Smartphones are all-consuming vampires, sucking our mental energy and leaving city dwellers disoriented and alienated. But they’re here to stay — so how can urban designers use their immense power for good?
We are living in a time of unprecedented visual distraction. In the modern urban environment, our attention has to battle with myriad layers of signage and communication — some useful, some not — from billboard advertisements to traffic lights. At the same time, an even more pervasive source of visual pollution can be found in our own hands. The constant drip, drip, drip of digital diversions originating from our smartphones and other devices is reshaping how our minds behave and function, and how we perceive the world around us.
Does this matter? And if it does, how do we regain control of our sensory experience in urban environments? The effect that the built environment has on our brains is the subject of a growing field of study, combining insights from disciplines such as neuroscience, psychology, architecture and philosophy. By understanding how places influence our thoughts, feelings and behaviours, the theory goes, we’ll be able to better design cities that can make people healthier and happier. And while our screens may be part of the problem, those ubiquitous digital devices also offer solutions. For example, the Conscious Cities movement, founded by architect Itai Palti and neuroscientist Moshe Bar, seeks to shift the focus of urban design from efficiency to effectiveness. By drawing on advances in data analysis, artificial intelligence and behavioural science, a “conscious city” would be more user-centric, responding dynamically to occupants’ needs. Bridging city-building with neuroscience and technology, Palti contends, “presents an opportunity to raise the intelligence of our surroundings and improve our wellbeing”.
A cognitive machine
The relationship between humans and buildings is far more complex and deep-rooted than simply one of shelter, or even of home. In fact, some cognitive scientists have come to believe that the distinction between mind, body and environment is an arbitrary one. The philosophical concept of the “extended mind” holds that we recruit aspects of our environment to support cognitive function. Rather than our minds being limited to the boundaries of the individual person, they extend outwards to include manmade tools, technology, buildings, even entire cities — an idea that suggests that visual distractions could have wider implications than mere annoyance.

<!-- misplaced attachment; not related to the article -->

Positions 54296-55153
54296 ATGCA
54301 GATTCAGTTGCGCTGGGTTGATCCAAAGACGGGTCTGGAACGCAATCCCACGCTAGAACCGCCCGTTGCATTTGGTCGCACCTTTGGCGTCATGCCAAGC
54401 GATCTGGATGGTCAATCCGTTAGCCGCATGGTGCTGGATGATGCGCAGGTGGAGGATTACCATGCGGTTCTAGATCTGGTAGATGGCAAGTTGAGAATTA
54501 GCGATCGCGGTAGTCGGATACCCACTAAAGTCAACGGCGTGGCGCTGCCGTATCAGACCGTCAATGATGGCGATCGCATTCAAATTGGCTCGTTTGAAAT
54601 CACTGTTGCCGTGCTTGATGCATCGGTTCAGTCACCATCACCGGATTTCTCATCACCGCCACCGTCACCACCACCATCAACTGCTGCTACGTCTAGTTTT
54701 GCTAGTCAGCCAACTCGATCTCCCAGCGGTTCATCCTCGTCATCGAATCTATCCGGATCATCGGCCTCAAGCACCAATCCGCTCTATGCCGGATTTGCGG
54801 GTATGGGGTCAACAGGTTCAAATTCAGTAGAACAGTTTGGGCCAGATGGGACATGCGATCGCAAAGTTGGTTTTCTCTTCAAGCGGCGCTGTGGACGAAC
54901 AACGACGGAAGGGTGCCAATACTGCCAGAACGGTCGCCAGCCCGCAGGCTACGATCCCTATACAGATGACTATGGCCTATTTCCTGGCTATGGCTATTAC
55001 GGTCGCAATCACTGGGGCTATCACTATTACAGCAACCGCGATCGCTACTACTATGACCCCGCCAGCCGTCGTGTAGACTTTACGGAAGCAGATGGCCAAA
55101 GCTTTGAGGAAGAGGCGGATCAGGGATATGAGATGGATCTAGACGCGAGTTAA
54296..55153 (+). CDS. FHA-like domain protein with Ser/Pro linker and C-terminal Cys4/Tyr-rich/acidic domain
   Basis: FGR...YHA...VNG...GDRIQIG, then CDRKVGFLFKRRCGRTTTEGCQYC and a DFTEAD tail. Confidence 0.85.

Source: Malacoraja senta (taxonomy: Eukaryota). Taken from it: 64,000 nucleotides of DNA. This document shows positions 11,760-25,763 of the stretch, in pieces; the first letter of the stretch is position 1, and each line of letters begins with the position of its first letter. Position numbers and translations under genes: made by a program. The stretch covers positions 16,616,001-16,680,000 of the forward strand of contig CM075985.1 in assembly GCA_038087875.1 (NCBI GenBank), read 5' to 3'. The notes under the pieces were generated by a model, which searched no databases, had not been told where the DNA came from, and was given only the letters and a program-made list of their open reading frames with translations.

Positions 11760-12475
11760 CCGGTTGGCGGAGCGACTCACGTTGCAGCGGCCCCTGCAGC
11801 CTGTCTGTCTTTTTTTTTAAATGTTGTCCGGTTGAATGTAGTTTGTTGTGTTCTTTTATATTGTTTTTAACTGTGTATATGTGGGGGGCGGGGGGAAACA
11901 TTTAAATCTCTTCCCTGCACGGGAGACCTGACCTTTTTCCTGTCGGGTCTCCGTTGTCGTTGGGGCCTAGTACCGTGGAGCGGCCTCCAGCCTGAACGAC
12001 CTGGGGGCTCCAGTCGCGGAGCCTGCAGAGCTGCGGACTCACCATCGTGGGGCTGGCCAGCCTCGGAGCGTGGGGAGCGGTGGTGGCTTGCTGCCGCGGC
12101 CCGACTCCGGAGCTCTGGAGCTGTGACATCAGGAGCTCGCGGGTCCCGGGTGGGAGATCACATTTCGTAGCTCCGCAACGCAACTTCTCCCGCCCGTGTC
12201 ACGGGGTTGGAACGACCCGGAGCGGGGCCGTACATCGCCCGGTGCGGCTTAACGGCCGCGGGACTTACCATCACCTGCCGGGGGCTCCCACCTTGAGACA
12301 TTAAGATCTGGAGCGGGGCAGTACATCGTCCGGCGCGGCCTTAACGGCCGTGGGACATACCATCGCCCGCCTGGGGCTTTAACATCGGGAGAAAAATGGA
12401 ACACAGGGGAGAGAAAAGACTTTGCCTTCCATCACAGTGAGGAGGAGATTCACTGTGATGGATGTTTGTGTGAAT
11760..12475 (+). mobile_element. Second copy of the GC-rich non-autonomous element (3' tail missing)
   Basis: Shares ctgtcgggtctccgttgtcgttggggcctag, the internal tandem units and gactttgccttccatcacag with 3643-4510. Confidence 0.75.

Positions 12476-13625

“The architecture that we create isn’t just an extension of one mind — it’s what allows multiple minds to come together,” says Alan Penn, dean of the Bartlett Faculty of the Built Environment at University College London. “It’s the way that we become more than just the individual to become a social group, and there’s a sort of social intelligence that emerges out of that.”
This may sound like a way-out idea but it’s backed by a growing body of literature. Penn’s research focuses on how spatial characteristics of the built environment — the degree to which it brings people together or keeps them apart — influences patterns of social behaviour. By his account, the history of human civilization offers many clues as to how our social and urban systems have co-evolved. The earliest known built settlements were constructed around 10,000 years ago in the Anatolian plateau in Turkey, and Penn believes that they were the catalyst for a series of very rapid advances in society, such as writing and currency. His argument is that the invention of buildings and cities created a new layer of “cognitive machinery” beyond the individual brain and body, which allowed a collective intelligence to develop. This, in turn, informed how buildings and cities were constructed. It’s a positive feedback loop. Brain and building, building and brain. Or as Penn puts it, “The DNA of the social world is encoded within architecture.”
Moreover, he suggests that the degree to which we can see one another, and whether we’re constrained by whom we can see, has played a role in the evolution of empathy and imagination. “At its most fundamental level, empathy depends upon perception,” Penn argues in a 2018 paper. “We have to see, or possibly to hear, others in order to view things from their point of view. Building a wall constrains who can see whom, and so can constrain the potential for empathic relationships.”
Perception is a more complex process than simply seeing, as it also involves deriving meaning. What our attention is drawn to, both consciously and subconsciously, plays a role in interpretation. Our brains selectively process visual information, prioritizing particular areas in our visual field. This is known by cognitive neuroscientists as “visual spatial attention”.
So what happens when our senses are distracted and overloaded with extraneous information, as is the case in busy urban centres? When we encounter a typical scene in an urban setting — a crosswalk, an intersection, a doorway, a building facade — our visual spatial attention must work overtime. And in a modern city, our attention has to battle with other visual impairments that scream for our attention, spewing out the cognitive equivalent of toxic smoke, or “visual pollution”.